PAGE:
3. the assignee provides all requested information to the landlord to confirm their financial standing and suitability as a tenant; and
  4. the landlord approves or refuses the request to assign the lease, following the relevant retail leasing laws.

By contrast, subleasing is completely controlled by the landlord and it is up to them whether they will provide you with this right. You should consider what plans you have for your business.

For example, if you are a hairdresser, you may want to sublet additional space to a nail technician to expand your business services.

In cases like this, you should ensure that the lease allows for this possibility and deal with it upfront. If you leave it until later, the landlord may not agree and your business plans may have to change.

5. Indemnities

Indemnity terms in a lease will typically require you to compensate and release the landlord against any loss or damage, particularly damage to the property that was within your control. Before signing the lease, you should seek advice from an insurance broker and ensure that your insurance policies cover what is required by the indemnity terms.

6. Permitted Use of Premises

The use of the premises is an important term that sets out how you are allowed to use the property. You can usually find this term in a schedule to the lease or in the disclosure statement. As the tenant, you will want a broader or general definition of permitted use, as this will offer you more flexibility for your business. The landlord, on the other hand, will typically want a more specific permitted use.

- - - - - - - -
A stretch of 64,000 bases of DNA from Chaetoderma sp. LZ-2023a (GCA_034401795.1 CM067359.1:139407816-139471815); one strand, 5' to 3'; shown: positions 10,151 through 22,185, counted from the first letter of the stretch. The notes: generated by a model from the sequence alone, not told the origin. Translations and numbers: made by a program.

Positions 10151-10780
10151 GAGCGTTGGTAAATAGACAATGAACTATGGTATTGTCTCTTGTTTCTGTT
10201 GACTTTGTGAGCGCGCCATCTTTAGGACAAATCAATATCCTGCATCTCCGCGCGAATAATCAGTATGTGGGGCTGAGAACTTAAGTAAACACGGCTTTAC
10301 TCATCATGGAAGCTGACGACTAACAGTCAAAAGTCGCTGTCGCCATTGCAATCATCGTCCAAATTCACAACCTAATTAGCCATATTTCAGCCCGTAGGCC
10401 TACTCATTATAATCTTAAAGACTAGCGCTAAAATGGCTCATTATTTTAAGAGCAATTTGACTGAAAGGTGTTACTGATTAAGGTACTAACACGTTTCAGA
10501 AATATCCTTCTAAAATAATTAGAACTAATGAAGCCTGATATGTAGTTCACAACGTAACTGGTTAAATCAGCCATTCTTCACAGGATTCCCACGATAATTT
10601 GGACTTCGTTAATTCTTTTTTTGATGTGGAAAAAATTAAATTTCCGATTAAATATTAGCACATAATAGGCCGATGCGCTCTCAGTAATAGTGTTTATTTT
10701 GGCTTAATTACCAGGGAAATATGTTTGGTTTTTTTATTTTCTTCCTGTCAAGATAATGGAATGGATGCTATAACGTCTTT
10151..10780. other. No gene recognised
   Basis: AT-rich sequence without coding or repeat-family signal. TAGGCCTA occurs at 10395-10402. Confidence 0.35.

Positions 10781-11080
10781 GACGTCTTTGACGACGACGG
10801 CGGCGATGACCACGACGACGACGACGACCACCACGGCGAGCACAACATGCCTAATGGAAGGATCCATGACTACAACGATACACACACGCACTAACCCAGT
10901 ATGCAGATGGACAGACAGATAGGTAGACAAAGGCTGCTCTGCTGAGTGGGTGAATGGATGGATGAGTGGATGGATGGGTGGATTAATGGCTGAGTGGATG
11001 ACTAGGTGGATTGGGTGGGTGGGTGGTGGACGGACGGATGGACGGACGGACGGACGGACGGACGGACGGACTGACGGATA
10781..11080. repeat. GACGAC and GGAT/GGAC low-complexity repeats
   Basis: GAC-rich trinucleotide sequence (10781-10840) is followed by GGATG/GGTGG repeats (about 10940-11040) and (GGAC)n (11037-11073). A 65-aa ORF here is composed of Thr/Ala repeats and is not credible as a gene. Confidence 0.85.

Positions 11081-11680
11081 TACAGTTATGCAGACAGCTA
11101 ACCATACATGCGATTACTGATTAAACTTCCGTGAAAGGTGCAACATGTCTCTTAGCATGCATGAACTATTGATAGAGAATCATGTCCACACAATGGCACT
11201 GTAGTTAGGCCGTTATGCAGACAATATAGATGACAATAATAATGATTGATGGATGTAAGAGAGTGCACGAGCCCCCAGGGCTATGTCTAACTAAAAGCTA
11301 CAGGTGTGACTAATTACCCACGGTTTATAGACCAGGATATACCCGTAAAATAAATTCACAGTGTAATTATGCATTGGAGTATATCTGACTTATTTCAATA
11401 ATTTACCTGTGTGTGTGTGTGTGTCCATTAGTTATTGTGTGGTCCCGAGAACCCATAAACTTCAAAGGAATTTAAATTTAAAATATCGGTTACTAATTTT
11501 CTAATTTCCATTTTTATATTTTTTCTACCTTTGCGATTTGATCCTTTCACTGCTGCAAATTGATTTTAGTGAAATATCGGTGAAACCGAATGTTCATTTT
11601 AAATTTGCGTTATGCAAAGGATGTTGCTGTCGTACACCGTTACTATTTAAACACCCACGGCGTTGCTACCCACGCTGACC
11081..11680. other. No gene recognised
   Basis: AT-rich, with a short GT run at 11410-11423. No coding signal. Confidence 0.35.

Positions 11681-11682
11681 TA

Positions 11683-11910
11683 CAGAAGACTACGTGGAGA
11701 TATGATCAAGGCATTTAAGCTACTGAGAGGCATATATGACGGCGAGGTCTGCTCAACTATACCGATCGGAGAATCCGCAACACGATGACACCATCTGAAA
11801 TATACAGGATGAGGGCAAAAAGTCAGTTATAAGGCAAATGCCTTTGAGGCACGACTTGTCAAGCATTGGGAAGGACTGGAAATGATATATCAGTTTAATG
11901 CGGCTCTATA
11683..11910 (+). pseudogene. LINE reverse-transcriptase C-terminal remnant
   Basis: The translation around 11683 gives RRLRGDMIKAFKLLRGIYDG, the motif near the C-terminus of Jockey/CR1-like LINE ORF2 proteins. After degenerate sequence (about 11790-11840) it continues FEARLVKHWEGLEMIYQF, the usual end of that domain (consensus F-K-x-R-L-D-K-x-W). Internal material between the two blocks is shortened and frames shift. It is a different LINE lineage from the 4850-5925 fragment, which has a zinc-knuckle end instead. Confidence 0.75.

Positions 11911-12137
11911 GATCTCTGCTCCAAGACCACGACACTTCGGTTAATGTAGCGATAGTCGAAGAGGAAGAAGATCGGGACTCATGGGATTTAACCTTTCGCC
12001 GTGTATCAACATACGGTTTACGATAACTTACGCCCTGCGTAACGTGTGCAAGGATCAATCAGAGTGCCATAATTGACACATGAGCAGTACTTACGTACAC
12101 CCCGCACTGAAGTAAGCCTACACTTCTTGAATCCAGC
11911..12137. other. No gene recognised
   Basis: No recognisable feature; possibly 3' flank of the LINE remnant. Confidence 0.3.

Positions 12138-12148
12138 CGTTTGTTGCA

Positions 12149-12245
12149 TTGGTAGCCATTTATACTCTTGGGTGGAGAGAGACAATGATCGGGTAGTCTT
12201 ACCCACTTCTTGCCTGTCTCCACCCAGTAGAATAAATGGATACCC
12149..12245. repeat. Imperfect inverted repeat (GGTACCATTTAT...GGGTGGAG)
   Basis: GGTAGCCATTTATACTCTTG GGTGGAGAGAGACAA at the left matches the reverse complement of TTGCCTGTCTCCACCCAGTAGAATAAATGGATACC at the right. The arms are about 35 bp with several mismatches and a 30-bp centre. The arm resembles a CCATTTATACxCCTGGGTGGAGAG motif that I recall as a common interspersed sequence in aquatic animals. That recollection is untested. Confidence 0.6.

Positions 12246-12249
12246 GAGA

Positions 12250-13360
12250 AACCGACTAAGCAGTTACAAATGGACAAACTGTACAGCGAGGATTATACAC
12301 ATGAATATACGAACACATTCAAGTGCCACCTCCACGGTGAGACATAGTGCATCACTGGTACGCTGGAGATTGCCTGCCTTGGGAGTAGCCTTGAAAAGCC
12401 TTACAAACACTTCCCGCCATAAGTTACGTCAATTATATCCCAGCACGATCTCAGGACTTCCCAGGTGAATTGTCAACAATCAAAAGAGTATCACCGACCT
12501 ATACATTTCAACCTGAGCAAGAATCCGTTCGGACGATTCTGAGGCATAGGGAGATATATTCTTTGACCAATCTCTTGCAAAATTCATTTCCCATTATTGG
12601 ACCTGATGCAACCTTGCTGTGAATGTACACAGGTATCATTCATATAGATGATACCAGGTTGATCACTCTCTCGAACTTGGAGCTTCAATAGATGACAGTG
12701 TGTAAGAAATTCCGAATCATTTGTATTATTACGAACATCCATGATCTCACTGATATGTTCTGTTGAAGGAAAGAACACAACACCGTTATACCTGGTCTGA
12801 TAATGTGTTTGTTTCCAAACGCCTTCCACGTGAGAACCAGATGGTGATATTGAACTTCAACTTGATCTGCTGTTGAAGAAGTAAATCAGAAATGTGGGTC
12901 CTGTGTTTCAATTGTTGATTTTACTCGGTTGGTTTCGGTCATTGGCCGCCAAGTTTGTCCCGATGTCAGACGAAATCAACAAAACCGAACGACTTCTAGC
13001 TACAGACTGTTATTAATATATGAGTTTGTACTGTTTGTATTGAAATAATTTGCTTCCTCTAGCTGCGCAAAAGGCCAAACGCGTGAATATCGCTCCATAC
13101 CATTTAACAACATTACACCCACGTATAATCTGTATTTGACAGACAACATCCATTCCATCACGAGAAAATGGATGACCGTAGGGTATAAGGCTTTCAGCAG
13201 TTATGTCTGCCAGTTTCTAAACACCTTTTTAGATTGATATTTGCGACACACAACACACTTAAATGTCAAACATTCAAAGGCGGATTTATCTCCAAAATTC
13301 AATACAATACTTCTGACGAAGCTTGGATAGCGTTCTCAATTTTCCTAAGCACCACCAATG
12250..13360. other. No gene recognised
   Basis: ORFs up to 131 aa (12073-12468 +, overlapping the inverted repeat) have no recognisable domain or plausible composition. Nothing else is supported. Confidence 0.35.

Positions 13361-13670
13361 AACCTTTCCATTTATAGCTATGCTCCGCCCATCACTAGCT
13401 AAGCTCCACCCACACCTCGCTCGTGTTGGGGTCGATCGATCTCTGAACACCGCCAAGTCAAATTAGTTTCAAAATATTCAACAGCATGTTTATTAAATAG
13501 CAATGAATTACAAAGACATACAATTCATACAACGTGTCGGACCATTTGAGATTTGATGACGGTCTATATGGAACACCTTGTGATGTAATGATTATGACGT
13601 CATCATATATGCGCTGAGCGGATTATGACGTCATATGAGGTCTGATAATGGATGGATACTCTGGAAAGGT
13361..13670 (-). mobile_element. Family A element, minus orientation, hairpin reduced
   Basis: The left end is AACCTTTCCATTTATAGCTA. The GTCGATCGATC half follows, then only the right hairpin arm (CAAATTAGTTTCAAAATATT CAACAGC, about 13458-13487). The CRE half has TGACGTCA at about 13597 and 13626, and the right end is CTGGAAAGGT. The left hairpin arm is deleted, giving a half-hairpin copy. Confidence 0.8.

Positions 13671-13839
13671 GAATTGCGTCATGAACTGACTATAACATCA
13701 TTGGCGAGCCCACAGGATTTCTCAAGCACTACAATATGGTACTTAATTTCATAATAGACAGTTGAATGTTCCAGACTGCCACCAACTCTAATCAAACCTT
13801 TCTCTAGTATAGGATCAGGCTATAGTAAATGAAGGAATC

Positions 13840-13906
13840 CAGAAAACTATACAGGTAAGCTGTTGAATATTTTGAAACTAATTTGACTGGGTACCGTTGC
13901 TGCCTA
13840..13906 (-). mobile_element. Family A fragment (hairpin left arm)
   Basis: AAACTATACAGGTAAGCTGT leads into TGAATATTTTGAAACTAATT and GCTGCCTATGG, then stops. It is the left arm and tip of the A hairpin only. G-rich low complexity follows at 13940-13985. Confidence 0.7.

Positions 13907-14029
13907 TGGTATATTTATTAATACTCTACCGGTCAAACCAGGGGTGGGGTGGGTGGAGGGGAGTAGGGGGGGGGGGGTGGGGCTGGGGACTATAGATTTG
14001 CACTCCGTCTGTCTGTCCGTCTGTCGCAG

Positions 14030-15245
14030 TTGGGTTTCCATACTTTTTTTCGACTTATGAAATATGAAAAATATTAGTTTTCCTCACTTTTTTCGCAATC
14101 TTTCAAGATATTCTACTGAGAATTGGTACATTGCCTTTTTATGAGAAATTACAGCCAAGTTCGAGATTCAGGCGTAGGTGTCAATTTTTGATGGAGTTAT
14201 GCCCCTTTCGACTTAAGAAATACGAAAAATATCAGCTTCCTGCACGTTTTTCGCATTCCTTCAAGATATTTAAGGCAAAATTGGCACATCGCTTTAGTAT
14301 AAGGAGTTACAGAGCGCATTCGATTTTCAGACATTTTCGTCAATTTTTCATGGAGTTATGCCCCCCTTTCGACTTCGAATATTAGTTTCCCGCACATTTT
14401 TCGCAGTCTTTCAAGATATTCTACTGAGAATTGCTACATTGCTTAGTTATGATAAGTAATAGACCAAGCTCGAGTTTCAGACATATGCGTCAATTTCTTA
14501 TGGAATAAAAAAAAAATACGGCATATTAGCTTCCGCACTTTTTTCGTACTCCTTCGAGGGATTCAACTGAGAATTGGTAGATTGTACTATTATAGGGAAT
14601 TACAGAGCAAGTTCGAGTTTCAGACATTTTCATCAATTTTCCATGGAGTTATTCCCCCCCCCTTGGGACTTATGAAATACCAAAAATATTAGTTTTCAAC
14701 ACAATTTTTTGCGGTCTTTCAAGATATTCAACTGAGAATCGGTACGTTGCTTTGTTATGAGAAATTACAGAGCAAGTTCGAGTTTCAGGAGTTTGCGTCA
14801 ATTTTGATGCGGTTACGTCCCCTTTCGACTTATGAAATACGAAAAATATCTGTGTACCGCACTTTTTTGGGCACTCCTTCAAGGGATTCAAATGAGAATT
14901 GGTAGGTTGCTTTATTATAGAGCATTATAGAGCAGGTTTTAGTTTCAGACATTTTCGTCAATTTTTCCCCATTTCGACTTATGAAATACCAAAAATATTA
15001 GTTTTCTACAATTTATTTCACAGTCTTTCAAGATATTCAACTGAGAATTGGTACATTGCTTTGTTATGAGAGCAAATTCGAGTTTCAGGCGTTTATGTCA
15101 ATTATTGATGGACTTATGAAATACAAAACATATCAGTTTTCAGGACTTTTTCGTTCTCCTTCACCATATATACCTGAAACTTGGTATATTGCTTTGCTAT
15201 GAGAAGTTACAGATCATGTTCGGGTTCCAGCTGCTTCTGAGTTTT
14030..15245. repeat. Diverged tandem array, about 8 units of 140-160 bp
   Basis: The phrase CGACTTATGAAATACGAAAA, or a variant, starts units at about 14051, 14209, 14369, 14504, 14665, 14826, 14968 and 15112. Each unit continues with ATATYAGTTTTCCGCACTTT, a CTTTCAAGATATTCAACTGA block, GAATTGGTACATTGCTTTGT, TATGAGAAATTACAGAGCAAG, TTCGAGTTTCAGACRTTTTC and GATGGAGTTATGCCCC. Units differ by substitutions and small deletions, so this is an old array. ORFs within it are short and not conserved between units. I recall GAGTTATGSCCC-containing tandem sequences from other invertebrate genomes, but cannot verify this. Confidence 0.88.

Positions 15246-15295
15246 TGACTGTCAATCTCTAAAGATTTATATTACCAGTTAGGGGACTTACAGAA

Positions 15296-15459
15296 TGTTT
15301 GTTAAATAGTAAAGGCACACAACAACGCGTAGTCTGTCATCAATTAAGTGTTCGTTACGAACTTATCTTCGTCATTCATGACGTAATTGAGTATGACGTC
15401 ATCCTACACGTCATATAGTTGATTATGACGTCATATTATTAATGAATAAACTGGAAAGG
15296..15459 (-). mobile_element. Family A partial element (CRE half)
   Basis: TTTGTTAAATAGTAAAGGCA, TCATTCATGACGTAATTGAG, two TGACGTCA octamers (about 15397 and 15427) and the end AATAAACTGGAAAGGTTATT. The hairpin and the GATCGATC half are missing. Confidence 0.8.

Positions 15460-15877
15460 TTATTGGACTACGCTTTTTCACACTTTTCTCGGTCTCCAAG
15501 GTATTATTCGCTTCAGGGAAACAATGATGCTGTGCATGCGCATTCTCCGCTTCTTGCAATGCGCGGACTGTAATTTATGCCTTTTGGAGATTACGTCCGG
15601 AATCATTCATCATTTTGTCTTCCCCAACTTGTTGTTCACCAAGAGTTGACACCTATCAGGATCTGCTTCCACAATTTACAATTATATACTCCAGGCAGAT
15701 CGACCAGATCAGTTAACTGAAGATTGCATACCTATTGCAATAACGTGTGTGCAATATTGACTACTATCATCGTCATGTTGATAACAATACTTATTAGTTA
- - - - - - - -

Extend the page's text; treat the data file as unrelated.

For example, if the lease states ‘café’ as the permitted use, then you must only run a café during the term of the lease. If you decide to start selling coffee mugs and other merchandise, you may be in breach of the lease as the permitted use does not include retail sales.

If this is the case, you should negotiate this term with your potential landlord so that your business can expand in the future.

7. Security

Landlords will commonly require you to provide security under the lease in case any issues arise, such as non-payment of rent. If you are entering into the lease with your company entity, the landlord may require a personal guarantee from the directors of the company. A personal guarantee means that you are personally liable if anything goes wrong, and therefore should be avoided. It is worth trying to negotiate other alternatives, such as: 

  • increasing the security bond; or 
  • a bank guarantee (which is more common these days).

Key Takeaways

Entering into a retail lease can be an exciting step for your business. However, it is important that you understand the key terms under the retail lease and how they may affect your business. This includes:

  • outgoings;
  • legal costs;
  • make good;
  • assignment of the lease and subletting;
  • indemnities;
  • permitted use of the premises; and
  • security.

The key is to carefully review and negotiate these terms before signing the lease to avoid any nasty surprises during the term of the lease. If you have any questions or need assistance with reviewing your retail lease, contact LegalVision’s leasing lawyers on 1300 544 755 or fill out the form on this page.